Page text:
Intel CEO praises iPad, throws down gauntlet

Chief Executive Paul Otellini says his company has every intention of ultimately winning the tablet category.

Intel's chief executive, Paul Otellini, took a minute at the start of today's earnings conference call to praise Apple's iPad, but he said Intel has every intention of ultimately winning the category.

Intel executives have made many statements about the tablet category in past conference calls. But these were typically about the category being new and only "additive" to the much larger PC market. This time Otellini made a uncharacteristically strong statement, seemingly in response to investor worries that Intel is not addressing the category aggressively enough.

"I know the big question on everyone's mind is how Intel will respond to new computing categories where Intel currently has no presence, specifically tablets...We think tablets are exciting and fully welcome their arrival. Apple has done a wonderful job reinventing the category," he said during Tuesday's conference call. "Will they impact PC sales? Sure, at the margin they probably will," he said.

Then Otellini got down to business. "We will use all of the assets at our disposal to win this segment," he said, adding that a number of tablet products will come to market "in the coming months and quarters" based on Windows, Android, and Meego operating systems "across a variety of form factors and price points."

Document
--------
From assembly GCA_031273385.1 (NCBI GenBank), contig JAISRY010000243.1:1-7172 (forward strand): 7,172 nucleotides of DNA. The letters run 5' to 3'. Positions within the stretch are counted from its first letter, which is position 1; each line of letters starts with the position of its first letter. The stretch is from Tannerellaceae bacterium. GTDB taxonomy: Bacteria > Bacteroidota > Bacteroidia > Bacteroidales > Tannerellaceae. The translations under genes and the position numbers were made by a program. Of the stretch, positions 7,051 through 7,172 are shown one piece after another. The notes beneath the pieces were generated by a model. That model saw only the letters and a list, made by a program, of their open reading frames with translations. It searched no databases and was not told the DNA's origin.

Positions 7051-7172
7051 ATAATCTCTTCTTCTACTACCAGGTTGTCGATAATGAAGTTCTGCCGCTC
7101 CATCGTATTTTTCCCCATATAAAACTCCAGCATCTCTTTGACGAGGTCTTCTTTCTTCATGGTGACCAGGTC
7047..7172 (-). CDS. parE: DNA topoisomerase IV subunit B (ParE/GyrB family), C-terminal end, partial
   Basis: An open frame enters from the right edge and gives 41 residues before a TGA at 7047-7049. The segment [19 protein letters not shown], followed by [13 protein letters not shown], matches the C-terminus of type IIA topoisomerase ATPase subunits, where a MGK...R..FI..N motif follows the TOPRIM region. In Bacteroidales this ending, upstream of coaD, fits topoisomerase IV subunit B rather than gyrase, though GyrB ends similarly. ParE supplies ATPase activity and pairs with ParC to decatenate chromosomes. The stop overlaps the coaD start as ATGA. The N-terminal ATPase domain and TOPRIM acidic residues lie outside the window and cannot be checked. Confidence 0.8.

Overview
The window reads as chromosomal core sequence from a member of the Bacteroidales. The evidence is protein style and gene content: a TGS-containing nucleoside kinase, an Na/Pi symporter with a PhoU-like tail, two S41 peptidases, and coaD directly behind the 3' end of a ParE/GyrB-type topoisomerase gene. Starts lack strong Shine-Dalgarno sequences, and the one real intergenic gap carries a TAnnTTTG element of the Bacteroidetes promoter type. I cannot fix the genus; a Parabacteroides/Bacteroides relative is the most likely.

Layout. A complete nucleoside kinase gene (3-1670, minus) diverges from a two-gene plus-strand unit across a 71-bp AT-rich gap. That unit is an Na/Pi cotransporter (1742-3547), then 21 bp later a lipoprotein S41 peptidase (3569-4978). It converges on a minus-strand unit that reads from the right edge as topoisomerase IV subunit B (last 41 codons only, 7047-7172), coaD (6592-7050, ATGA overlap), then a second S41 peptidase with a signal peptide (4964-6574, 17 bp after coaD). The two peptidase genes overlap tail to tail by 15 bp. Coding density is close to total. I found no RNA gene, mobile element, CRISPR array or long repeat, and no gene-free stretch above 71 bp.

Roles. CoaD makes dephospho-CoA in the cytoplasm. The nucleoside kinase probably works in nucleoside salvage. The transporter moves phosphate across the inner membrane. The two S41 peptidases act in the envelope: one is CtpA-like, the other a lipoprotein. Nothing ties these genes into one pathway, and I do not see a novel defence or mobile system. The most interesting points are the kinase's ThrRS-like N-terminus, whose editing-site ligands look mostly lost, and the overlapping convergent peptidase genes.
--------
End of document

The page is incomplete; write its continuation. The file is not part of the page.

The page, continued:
Intel Oak Trail technology for tablets.
Intel Oak Trail technology for tablets. Intel

Intel saw the same kind of market encroachment when Netbooks were introduced three years ago, Otellini said. "Three years later, both the PC and Netbook market segments have grown substantially. And we believe that will happen again with tablets."

"We have very good silicon with Oak Trail," he said, referring to the Intel Atom chip targeted at tablets. He said Intel chips provide the performance to do "full multitasking," adding that for enterprise customers, Windows capability is important, and Intel-based tablets would be strong there.

Intel will also ultimately integrate 3G and 4G--so-called baseband--wireless broadband silicon from Infineon into its Atom chip. Intel recently announced that it was acquiring Infineon's wireless unit .

About the author

Brooke Crothers writes about mobile computer systems, including laptops, tablets, smartphones: how they define the computing experience and the hardware that makes them tick. He has served as an editor at large at CNET News and a contributing reporter to The New York Times' Bits and Technology sections. His interest in things small began when living in Tokyo in a very small apartment for a very long time.

 

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